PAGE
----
New Sepsis Definition (Sepsis-3) and Community-acquired Pneumonia Mortality. A Validation and Clinical Decision-Making Study The Sepsis-3 Task Force updated the clinical criteria for sepsis, excluding the need for systemic inflammatory response syndrome (SIRS) criteria. The clinical implications of the proposed flowchart including the quick Sequential (Sepsis-related) Organ Failure Assessment (qSOFA) and SOFA scores are unknown.To perform a clinical decision-making analysis of Sepsis-3 (...) in patients with community-acquired pneumonia.This was a cohort study including adult patients with community-acquired pneumonia from two Spanish university hospitals. SIRS, qSOFA, the Confusion, Respiratory Rate and Blood Pressure (CRB) score, modified SOFA (mSOFA), the Confusion, Urea, Respiratory Rate, Blood Pressure and Age (CURB-65) score, and Pneumonia Severity Index (PSI) were calculated with data from the emergency department. We used decision-curve analysis to evaluate the clinical usefulness
Pneumonia caused by proton pump inhibitors (PPI) MED CHECK - TIP December 2017 / Vol.3 No.9 · Page 27 -The Informed Prescriber C N o 9 M ED HECK D e ce m b e r 2 0 1 7 WHO downgrades Tamiflu Suvorexant : A hypnotic causing cataplexy Insomnia, Sleep Duration, Harm of hypnotics PPI causes Pneumonia Editorial WHO downgraded oseltamivir (Tamiflu) New Products Hypnotic (sleeping pill), suvorexant (brand name Belsomra) A substance that causes narcolepsy and cataplexy Teriparatide More harm than (...) benefit: Review Insomnia, Optimal Sleep Duration and Harm of Sleeping pills Pneumonia caused by proton pump inhibitors (PPI) (1) meta-analysis (2) Critical appraisal of a study CONTENTS (December 2017, Vol. 3, No. 9 ) 28 29 34 36 40 42 Volume 3 Page 28 · MED CHECK - TIP December 2017/ Vol.3 No.9 WHO downgrades Tamiflu after reviewing evidence WHO (World Health Organization) reviews their model list of essential medicines every two years. In the revision launched in June 2017, oseltamivir (Tamiflu
Influence of environmental conditions and pollution on the incidence of Streptococcus pneumoniae infections Fossil fuel derived pollutants (SO2, NO), dry air and cold increase the incidence of S. pneumoniae infections http://ow.ly/RnLW30gogb1.
Cost of treating ventilator-associated pneumonia post cardiac surgery in the National Health Service: Results from a propensity-matched cohort study Ventilator-associated pneumonia is associated with significant morbidity, mortality and healthcare costs. Most of the cost data that are available relate to general intensive care patients in privately remunerated institutions. This study assessed the cost of managing ventilator-associated pneumonia in a cardiac intensive care unit in the National (...) Health Service in the United Kingdom.Propensity-matched study of prospectively collected data from the cardiac surgical database between April 2011 and December 2014 in all patients undergoing cardiac surgery (n = 3416). Patients who were diagnosed as developing ventilator-associated pneumonia, as per the surveillance definition for ventilator-associated pneumonia (n = 338), were propensity score matched with those who did not (n = 338). Costs of treating post-op cardiac surgery patients in intensive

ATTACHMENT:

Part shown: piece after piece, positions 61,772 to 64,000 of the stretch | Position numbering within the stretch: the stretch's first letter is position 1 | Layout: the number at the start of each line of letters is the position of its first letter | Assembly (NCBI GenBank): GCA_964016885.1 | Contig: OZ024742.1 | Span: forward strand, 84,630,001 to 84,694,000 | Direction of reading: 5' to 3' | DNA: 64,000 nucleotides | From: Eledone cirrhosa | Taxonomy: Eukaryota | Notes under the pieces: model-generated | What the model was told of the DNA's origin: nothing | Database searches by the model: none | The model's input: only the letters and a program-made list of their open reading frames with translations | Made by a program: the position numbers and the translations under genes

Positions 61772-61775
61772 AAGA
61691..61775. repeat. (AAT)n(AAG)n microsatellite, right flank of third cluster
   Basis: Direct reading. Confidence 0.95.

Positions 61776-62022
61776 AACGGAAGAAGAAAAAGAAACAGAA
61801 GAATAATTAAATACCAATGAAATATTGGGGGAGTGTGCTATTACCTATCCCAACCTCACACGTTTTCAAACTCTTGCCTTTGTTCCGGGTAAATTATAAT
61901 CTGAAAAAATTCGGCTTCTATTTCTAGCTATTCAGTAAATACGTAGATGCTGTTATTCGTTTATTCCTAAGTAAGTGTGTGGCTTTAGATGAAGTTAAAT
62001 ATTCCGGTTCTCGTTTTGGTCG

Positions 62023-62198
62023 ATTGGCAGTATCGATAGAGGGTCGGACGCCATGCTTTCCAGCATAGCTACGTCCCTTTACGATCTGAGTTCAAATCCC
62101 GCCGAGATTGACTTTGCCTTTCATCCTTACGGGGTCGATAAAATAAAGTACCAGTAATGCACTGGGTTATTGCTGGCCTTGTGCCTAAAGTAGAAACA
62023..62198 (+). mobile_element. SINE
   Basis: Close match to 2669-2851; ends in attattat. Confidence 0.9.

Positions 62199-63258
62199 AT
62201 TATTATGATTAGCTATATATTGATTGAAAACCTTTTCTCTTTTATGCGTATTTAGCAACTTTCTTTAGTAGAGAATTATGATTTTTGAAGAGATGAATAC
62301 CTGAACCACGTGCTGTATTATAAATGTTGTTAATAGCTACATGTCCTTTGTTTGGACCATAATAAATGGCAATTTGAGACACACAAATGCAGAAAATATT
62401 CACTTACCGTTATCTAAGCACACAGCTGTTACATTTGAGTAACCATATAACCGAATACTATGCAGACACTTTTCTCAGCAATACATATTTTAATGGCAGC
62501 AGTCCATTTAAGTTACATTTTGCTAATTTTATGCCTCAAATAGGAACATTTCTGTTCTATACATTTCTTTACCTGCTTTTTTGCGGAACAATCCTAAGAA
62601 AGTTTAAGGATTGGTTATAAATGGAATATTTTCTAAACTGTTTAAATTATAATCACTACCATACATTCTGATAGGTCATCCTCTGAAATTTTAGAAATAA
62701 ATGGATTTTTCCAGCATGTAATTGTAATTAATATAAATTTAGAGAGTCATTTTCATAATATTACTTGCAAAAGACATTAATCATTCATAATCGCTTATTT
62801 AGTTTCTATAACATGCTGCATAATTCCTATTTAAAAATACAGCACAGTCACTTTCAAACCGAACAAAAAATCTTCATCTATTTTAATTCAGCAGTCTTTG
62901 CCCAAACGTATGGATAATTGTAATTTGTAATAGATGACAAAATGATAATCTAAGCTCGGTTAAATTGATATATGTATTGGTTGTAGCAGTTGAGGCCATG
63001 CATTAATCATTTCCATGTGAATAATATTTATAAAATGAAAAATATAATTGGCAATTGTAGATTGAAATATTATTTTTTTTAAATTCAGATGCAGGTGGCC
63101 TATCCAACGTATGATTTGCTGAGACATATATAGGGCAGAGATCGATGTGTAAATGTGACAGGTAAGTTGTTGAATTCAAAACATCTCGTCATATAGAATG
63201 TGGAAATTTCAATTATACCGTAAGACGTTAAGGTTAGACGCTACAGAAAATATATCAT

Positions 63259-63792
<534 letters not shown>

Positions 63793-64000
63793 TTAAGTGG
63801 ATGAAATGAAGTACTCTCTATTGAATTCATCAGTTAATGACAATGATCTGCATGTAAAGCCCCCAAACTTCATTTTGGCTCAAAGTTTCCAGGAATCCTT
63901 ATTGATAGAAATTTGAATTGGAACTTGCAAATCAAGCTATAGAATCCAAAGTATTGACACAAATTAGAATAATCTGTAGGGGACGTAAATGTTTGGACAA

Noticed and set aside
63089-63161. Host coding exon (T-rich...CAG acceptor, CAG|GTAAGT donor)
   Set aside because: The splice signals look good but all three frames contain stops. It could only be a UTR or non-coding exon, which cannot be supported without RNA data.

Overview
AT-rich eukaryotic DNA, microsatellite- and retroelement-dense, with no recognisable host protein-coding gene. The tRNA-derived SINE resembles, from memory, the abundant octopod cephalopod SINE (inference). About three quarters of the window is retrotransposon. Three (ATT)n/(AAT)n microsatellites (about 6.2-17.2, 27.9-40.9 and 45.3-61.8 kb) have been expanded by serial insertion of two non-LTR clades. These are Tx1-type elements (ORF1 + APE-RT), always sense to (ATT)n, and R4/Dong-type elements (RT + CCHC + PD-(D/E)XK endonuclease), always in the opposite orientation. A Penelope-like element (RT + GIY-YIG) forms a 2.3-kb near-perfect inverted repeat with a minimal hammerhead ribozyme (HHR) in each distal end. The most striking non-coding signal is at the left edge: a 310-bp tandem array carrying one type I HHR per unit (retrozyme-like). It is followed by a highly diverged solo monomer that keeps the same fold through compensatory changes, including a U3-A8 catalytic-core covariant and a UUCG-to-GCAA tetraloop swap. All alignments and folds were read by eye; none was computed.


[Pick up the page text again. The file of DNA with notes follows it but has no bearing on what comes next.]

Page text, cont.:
Evaluation of severity score-guided approaches to macrolide use in community-acquired pneumonia International guidelines including those in the UK, Japan, Australia and South Africa recommend the avoidance of macrolides in patients with low-severity community-acquired pneumonia (CAP). We hypothesised that severity scores are poor predictors of atypical pneumonia and response to macrolide therapy, and thus, inadequate tools for guiding antibiotic prescriptions.Secondary analysis of four (...) independent prospective CAP datasets was conducted. The predictive values of the CURB-65 and pneumonia severity index (PSI) for clinically important groups of causative pathogens were evaluated. The effect of macrolide use according to risk class was assessed by multivariable analysis. Patients (3297) were evaluated, and the predictive values of CURB-65 and PSI for atypical pathogens were poor (AUC values of 0.37 and 0.42, respectively). No significant differences were noted among the effects of macrolide
Short-course versus long-course intravenous therapy with the same antibiotic for severe community-acquired pneumonia in children aged two months to 59 months. Pneumonia is a leading cause of childhood mortality from infectious disease, responsible for an estimated 1.3 million deaths annually in children under five years of age, many of which are in low-income countries. The World Health Organization recommends intravenous antibiotics for five days as first-line treatment for children (...) with severe pneumonia. Although controversy exists regarding the specific clinical features used to diagnose pneumonia, the criteria for diagnosis of severe pneumonia are better defined and are widely used to triage children for referral and second-line therapy.In 2011 it was estimated that approximately 120 million new cases of pneumonia occur globally each year in children under five years of age, of which 14 million become severe episodes. Hospitalisation for severe pneumonia in children places
Bacteremia Prediction Model for Community-acquired Pneumonia: External Validation in a Multicenter Retrospective Cohort Many studies have described constructing a prediction model for bacteremia in community-acquired pneumonia (CAP), but these studies were not validated in external heterogeneous groups. The objective of this study was to test the generalizability of a previous bacteremia prediction model for CAP by external validation.This multicenter retrospective cohort analysis was performed